Harpy & Julianne’s Tomato War, excerpt

Tomato war coverHarpy & Julianne’s Tomato War
a short story
Purchase on Amazon

Link to story

My website: Janelle Meraz Hooper

It’s spring! and I thought my readers who garden would like to see a few lines from my new short story. It isn’t on my website yet, but it is available on Amazon.

Harpy and Julianne’s Tomato War
Janelle Meraz Hooper

AN EXCERPT- 1970, Lawton, Oklahoma…On a street in the older part of town, Harpy & Julianne, two gardening senior citizens, wage war over seemingly little things like roses and tomatoes. The trouble began with nineteen cats and prize roses and culminated with a dog named Killer, a racehorse named Moon Dancer, tomatoes, and lemon cake.

“…Everyone had a hustle in their bustle and the air pulsed with excitement when it was Tomato Festival time in Julianne’s hometown of Lawton, Oklahoma. A parade began the festivities that was followed with a tomato-growing competition, and canning competition. Vendors of every sort lined both sides of the streets and artists set up white tents for their art show in the park under the leafy trees. Near the picnic tables, all of the different organizations sold food to raise money for their clubs. The polka club sold sausages and sauerkraut; the Flamenco Club sold a Mexican plate with beans, rice, and enchiladas; The Mahjong Club sold a stir-fry dish served over white rice; and the Comanches sold fry bread. Live music ranging from classical to blue grass floated over the excitement, each style melding into the next.
On the outdoor stage, music teachers held their students’ yearly recitals in music, voice, and dance. Next, children would line up on the same stage to show off their skills in the Asian martial arts, wrestling, and baton twirling. The fun would culminate in a barbecue and a street dance when the sun went down and it cooled off. While the adults danced, a big movie screen showed cartoons for the kiddies, most of whom fell asleep with homemade ice cream all over their faces before Tom caught Jerry or the Roadrunner outwitted the Coyote.
Julianne especially liked the parade. Luckily, the floats and marching bands always lined up on “A” Avenue, right in front of her house, so she had a front row seat without leaving her porch. It seemed that every year at least one of the floats had some sort of mechanical crisis—usually a flat tire—or a decoration that failed to stay put—or a sound system that didn’t work. Each time, the men on the parade committee would descend upon the float that threatened to hold up the start of the parade in an old pickup. Its back was filled with all kinds of quick-fix items known to be useful from years of experience: hammers, saws, staplers, rope, wire, two by fours, and especially duct tape. As soon as the crew would fix one problem, another distress call would come in from another float. Every crisis and its resolution made for great entertainment for Julianne and the friends she invited to share her front porch.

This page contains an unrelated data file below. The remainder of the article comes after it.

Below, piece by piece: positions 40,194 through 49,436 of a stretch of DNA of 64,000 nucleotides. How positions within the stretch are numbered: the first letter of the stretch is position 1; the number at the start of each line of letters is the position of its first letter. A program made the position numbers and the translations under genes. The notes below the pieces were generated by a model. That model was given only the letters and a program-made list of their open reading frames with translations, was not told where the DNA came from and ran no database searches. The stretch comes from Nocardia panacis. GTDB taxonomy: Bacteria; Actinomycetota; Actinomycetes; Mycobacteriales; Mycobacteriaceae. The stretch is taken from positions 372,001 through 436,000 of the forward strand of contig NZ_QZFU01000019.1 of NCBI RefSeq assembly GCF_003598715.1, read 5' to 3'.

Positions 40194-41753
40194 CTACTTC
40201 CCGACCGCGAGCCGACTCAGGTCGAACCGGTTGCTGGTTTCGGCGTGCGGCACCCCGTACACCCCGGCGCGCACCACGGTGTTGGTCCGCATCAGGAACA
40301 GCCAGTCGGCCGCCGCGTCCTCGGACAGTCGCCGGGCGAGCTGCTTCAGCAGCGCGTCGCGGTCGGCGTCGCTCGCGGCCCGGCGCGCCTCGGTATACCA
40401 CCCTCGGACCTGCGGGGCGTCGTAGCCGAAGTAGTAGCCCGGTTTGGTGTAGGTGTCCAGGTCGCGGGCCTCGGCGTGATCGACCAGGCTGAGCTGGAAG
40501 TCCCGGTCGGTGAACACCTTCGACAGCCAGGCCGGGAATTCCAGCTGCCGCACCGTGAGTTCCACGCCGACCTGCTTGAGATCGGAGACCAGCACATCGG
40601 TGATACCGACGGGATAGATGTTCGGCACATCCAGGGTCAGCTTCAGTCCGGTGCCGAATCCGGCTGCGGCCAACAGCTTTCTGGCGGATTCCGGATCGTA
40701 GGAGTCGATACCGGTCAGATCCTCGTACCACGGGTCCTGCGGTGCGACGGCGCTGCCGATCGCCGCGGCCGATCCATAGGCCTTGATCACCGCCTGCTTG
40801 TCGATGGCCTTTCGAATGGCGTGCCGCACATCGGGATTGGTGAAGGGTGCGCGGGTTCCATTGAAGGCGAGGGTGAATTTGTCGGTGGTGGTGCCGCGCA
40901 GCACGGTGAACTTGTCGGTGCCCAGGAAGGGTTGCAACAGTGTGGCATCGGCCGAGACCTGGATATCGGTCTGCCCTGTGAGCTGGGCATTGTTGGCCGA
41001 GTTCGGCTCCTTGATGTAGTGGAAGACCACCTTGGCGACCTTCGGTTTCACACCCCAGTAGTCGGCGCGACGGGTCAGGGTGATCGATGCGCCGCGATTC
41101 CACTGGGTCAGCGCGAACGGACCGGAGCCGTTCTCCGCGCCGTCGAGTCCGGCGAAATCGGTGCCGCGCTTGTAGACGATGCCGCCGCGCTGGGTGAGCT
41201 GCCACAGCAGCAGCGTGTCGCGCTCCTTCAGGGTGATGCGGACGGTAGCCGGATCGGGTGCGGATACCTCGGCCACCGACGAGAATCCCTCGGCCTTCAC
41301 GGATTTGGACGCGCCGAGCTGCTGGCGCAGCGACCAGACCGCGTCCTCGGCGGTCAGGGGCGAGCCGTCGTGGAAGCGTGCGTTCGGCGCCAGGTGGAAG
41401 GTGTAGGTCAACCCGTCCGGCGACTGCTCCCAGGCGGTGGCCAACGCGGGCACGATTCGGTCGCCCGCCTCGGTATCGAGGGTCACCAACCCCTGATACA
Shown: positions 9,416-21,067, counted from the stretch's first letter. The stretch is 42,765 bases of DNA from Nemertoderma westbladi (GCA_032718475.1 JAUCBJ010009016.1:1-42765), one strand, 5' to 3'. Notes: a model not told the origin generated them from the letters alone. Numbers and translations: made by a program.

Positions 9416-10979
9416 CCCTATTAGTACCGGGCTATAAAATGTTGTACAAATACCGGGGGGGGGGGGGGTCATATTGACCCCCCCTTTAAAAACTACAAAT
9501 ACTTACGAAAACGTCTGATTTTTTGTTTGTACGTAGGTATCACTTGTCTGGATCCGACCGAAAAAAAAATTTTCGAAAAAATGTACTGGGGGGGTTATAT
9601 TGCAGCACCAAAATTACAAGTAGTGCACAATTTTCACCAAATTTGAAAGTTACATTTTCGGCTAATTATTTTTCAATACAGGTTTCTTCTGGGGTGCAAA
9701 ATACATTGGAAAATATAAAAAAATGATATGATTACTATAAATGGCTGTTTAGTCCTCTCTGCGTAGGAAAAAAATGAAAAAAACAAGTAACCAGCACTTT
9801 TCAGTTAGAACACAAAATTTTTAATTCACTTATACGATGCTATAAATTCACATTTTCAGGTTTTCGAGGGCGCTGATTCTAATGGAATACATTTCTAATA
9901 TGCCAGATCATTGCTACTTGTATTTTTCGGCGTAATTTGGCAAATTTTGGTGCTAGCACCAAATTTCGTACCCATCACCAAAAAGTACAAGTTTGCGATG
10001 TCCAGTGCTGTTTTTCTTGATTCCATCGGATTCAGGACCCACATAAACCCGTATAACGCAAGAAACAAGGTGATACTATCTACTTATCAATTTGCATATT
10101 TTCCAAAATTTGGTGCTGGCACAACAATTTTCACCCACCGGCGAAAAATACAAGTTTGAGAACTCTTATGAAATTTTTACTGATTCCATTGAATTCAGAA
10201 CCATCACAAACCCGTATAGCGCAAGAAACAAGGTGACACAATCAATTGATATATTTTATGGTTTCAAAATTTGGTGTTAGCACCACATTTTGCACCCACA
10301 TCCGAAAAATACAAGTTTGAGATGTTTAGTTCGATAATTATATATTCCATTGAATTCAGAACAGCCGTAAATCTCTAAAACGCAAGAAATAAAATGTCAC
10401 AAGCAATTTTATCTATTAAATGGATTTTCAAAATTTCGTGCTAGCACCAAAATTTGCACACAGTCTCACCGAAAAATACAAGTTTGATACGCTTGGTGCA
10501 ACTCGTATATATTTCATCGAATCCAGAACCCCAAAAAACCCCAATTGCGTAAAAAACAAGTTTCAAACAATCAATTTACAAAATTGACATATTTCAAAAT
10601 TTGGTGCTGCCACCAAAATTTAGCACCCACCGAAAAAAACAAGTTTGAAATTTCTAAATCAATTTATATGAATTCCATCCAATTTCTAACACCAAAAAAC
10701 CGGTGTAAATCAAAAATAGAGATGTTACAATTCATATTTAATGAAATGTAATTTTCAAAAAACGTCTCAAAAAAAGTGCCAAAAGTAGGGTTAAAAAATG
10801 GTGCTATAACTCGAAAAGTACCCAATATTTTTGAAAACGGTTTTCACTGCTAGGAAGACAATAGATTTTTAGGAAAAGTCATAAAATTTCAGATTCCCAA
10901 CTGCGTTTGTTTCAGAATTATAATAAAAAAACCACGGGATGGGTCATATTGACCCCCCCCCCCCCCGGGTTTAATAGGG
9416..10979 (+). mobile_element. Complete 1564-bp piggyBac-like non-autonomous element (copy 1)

They were a happy bunch and they’d all been friends for years. Belle had been one of Julianne’s bridesmaids. Trude and Vera were sisters who each brought their husbands every year. And, of course, there was always Joe. Joe had gone to high school with Julianne and they’d both gone on to graduate from Cameron University together. Of course, it was just Cameron College back then. The guest list was the same every year and every year Julianne sent out handwritten invitations to Potluck on the Porch! BYOP (Bring your own pot!)
Harpy, Julianne’s cranky next door neighbor, never joined Julianne and her friends even though he was always invited. He stayed inside his house with the windows and doors closed saying that all the racket the kids made interfered with his baseball game. The stubborn man didn’t have air conditioning, and Julianne wondered how he could stand the heat in his little house with the doors and windows shut tight. It had to be sweltering in there. Maybe he filled his bathtub with ice cubes from his fancy refrigerator and listened to the baseball game on the radio in his bathroom. But it didn’t really matter to Julianne what he did…or why. Harpy was just like that. He didn’t like kids. He didn’t like her friends. He didn’t like Julianne. He especially didn’t like her cats! Other than not liking Julianne because of her cats, the only other reason she could figure out for his hostility toward her was he didn’t like it when she wore her nightgown and robe on her back porch when she fed her cats in the morning. “You’re dragging your robe through the cats’ water!” he was known to shout from his back porch. Why did he care? Why on earth he went into such a tailspin over a little wet lace around the bottom of her robe she’d never understand…”

Available on Amazon Kindle. Suitable for all ages.

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